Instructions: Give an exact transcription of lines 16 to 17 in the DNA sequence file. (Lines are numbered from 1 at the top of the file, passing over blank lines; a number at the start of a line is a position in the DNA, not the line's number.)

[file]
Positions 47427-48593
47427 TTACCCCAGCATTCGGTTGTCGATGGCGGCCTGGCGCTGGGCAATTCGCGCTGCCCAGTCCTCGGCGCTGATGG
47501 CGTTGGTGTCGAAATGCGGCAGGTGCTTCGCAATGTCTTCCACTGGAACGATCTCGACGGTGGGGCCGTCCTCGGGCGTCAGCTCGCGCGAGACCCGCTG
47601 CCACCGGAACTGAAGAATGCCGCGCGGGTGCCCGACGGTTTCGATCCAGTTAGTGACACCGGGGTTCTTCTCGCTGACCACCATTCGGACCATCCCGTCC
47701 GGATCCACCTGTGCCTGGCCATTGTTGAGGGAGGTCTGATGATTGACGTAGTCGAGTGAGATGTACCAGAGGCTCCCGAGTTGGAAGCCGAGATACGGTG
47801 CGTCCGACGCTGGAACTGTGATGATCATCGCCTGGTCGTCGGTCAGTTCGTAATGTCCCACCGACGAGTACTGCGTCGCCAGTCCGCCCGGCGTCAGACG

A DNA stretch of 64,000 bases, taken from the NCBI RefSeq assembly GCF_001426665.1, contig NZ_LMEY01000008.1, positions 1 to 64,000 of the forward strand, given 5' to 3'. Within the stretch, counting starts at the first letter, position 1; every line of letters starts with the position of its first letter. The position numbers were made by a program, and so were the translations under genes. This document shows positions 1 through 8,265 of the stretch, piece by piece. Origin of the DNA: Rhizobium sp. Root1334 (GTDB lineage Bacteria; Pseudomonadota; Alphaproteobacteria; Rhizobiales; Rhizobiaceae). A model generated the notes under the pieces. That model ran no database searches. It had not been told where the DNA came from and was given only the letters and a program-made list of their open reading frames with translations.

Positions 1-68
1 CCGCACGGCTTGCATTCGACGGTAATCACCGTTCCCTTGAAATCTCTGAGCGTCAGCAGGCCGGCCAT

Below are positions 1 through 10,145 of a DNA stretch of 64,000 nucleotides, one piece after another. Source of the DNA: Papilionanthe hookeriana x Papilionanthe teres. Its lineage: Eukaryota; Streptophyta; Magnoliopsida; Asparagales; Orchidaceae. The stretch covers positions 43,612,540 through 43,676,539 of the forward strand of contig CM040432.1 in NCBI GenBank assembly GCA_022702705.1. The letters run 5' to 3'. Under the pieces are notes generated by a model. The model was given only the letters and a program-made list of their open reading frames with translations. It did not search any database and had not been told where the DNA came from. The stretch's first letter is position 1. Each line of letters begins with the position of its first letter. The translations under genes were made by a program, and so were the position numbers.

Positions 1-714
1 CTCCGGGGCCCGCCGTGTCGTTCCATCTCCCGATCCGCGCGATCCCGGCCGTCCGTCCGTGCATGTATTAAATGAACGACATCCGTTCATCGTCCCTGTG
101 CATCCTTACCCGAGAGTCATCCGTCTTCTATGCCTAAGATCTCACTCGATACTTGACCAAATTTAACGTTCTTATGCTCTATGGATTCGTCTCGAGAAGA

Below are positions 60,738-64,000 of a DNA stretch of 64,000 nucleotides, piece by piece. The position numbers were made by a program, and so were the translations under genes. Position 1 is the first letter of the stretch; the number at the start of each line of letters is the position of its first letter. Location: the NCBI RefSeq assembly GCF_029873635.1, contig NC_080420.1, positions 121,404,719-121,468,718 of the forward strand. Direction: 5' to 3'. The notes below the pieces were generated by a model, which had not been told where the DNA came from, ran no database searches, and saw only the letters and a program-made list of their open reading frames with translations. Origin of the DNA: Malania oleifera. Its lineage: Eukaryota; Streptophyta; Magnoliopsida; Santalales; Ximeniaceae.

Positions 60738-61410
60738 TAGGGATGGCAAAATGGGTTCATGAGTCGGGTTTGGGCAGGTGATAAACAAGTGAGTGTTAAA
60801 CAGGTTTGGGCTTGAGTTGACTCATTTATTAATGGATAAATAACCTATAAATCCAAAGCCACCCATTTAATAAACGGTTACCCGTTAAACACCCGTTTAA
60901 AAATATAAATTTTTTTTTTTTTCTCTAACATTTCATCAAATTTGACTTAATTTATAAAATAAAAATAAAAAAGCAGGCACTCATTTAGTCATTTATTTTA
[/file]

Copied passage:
60738 TAGGGATGGCAAAATGGGTTCATGAGTCGGGTTTGGGCAGGTGATAAACAAGTGAGTGTTAAA
60801 CAGGTTTGGGCTTGAGTTGACTCATTTATTAATGGATAAATAACCTATAAATCCAAAGCCACCCATTTAATAAACGGTTACCCGTTAAACACCCGTTTAA